“He would rape me in front of our son. He forced me to undergo abortions, saying he had had one kid only to show to the world he was not impotent. He kept sexual relations with other women. Who knew what STDs he had! And what would my son learn in such an atmosphere? So one morning, after he had gone to sleep exhausted after a night of beating both my son and me, I left. I knew Hindi, so I had managed to speak to people and find out about this shelter. My son and I have been here since, and I am happy.”

The shelter is a Sakhi One Stop Centre, a central government initiative where women in distress are provided legal and medical help, counseling, and a temporary place to stay. In the months she has been here, the 23-year-old has managed to get a refugee card without her husband’s name, and is hoping for an in absentia divorce, because the husband does not come to hearings.

“He came the first time, where he again begged me to return. But I have learned my lesson. I just want to be free of him so I can go to Canada or Europe and start a new life.”

However, she does worry about one thing. “He will probably marry again, brutalise another woman. That would not happen if I could get him jailed as a rapist.”

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At the same center is a 38-year-old woman, here to check on the progress of her case. She alleges her husband and in-laws are trying to kick her out, and she has moved court for maintenance and for the right to stay in one of the houses they own.

“My father is dead. My mother or siblings can’t support my two sons. I was married off at 16. Now, even if I find a job, it won’t be enough to feed three people,” she says.

Her married life has been a long tale of mental and physical abuse, she says. “My husband would side with his family in every quarrel, then come have sex with me. That really breaks you, you feel you can do nothing to save yourself, nothing of yours is truly yours.”

About two years ago, her husband began to suggest prostitution. “He would tell me, ‘women earn Rs 500 per hour doing this, why can’t you make some money.’ My husband doesn’t earn much, but his family is comfortably off. I sometimes think he suggested that because he actually believes he owns my body, having treated it like property for so long.”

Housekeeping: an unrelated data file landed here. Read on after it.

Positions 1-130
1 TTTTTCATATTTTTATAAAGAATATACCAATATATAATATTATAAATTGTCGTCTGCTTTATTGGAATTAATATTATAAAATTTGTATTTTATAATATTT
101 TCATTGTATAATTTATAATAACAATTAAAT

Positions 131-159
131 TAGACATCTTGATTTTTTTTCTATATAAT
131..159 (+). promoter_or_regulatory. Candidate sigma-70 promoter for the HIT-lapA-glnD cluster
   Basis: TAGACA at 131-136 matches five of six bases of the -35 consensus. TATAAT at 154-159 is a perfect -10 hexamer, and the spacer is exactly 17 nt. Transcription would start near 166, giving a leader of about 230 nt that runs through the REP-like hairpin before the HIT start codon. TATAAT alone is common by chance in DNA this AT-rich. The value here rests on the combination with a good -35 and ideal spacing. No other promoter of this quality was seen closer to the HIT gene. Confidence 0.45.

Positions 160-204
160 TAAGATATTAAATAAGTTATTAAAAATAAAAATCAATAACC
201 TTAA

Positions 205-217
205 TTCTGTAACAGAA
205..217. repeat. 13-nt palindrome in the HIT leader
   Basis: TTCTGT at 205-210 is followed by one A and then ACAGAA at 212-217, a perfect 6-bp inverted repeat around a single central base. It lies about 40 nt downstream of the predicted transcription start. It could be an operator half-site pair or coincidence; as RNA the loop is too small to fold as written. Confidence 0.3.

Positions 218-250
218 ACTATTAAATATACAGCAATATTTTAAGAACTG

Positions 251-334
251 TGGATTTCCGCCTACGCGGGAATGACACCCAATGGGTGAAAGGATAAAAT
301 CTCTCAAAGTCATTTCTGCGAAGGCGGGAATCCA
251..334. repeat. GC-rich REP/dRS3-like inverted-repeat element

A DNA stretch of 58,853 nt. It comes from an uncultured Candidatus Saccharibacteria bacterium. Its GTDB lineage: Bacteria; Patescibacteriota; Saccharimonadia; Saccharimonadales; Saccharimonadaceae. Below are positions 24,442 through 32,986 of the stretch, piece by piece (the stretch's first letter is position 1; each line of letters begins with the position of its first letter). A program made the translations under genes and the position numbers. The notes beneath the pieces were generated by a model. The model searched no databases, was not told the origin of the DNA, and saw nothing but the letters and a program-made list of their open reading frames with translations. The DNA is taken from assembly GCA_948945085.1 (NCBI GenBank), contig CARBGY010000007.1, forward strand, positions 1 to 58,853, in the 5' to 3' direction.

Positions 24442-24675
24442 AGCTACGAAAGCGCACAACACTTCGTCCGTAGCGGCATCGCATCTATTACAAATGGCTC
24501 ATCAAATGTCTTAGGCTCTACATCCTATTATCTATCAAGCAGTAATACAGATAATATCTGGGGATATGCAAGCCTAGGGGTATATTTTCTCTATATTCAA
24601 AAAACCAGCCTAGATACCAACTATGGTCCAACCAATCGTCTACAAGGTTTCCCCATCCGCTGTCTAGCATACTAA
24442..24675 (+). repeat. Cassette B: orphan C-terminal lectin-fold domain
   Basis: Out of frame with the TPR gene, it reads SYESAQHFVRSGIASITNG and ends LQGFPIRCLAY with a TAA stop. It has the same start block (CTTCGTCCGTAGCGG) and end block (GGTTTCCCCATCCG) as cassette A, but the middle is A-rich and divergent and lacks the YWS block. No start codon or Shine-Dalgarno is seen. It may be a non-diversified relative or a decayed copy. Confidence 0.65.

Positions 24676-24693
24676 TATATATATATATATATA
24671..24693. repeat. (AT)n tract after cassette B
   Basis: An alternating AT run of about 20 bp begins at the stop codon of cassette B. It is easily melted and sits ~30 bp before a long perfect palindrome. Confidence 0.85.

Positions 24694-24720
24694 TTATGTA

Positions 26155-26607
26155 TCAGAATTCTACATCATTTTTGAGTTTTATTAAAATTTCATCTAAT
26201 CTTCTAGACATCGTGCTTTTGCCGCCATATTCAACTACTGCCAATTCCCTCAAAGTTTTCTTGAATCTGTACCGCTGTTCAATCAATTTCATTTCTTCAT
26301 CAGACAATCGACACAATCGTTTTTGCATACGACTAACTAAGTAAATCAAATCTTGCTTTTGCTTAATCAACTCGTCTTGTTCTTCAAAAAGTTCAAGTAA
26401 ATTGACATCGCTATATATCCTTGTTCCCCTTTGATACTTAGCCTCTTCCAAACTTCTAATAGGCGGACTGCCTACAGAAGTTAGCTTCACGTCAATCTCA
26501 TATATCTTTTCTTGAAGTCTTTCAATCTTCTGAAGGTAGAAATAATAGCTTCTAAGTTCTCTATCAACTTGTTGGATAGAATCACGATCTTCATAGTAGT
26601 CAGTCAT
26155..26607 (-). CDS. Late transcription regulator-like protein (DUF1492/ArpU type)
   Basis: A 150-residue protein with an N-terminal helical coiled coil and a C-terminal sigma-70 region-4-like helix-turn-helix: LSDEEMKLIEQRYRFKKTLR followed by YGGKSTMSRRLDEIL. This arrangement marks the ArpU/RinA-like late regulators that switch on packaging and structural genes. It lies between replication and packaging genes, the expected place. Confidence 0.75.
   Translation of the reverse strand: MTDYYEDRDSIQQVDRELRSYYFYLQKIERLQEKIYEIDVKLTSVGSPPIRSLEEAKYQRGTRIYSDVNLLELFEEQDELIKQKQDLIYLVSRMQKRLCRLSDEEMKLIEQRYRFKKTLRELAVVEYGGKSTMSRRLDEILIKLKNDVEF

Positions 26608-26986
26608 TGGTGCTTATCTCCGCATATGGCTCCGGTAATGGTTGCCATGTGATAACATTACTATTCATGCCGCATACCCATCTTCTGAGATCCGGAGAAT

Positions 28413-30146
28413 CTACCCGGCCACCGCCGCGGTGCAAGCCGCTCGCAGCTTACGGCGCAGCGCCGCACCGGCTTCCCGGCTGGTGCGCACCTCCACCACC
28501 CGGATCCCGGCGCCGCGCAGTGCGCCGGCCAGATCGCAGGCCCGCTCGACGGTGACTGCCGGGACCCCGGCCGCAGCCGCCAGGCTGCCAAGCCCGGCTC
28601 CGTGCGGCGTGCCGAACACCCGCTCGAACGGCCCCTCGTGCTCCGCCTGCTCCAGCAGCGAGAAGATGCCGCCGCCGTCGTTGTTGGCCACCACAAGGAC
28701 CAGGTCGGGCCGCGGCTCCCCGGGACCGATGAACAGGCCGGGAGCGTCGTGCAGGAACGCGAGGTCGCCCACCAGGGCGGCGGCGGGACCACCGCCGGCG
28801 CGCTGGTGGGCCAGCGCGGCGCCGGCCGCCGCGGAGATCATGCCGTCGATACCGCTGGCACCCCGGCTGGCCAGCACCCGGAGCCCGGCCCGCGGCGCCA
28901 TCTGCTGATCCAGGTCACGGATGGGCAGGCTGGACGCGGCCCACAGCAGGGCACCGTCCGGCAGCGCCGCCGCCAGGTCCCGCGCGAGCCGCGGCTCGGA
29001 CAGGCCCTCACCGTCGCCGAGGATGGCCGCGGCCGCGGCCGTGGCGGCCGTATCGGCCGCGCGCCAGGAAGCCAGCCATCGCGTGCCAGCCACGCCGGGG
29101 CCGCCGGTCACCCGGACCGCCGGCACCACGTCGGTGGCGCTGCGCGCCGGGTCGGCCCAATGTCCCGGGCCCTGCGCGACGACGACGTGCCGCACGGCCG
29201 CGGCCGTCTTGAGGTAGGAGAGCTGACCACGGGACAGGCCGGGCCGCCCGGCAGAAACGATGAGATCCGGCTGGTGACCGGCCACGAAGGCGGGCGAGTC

The 38-year-old says she approached the police several times, but was asked to “go home and adjust”. At the most, her in-laws would be called to the police station and “scolded”.

Then, her husband began to click compromising pictures of her. “He would not let me shut the door when I took a bath. He of course could take my pictures in bed. When I confronted him, he said he doesn’t send the pictures to anyone, can’t a husband click his wife?

Her husband now lives with his family in a bigger house. She found out about Sakhi when she had brought her younger son to the hospital. After counseling at Sakhi, she is fighting for the legal right to stay in the small house.

“I want to live there because I have no other roof over my head. But at times, someone bangs the door at night. I freeze in my bed. Only a woman who has been sexually assaulted within her home knows the terror, the uncertainty, the nauseating dread of day-to-day existence. There should be a special law to punish such men,” she adds.

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According to the National Family Health Survey-5 report released this month, 32% married women (18-49 years) in India have experienced physical, sexual, or emotional spousal violence.

Neelam Chaudhary, in-charge of the Sakhi center at Malviya Nagar, says a specific law against marital rape could help many women. “But more than any new law, we need the existing laws to be implemented efficacious. The police and lawyers need to be sensitised to treat spousal violence with urgency. It is often a matter of life and death, and those impacted always include children,” Chaudhary says.

Pallavi Barnwal, a sexuality and intimacy coach, says she has come across many men who believe they have the right to sex even if their wives don’t want it. “I have had women come to me whose husbands violated their consent. But because of social pressure, economic dependence, the prospect of a difficult legal fight, and lack of confidence to live alone, they stay in those marriages. We need to teach people that sex is about sharing and intimacy between equals, not a man exercising his rights over a woman. That will bring about lasting change.”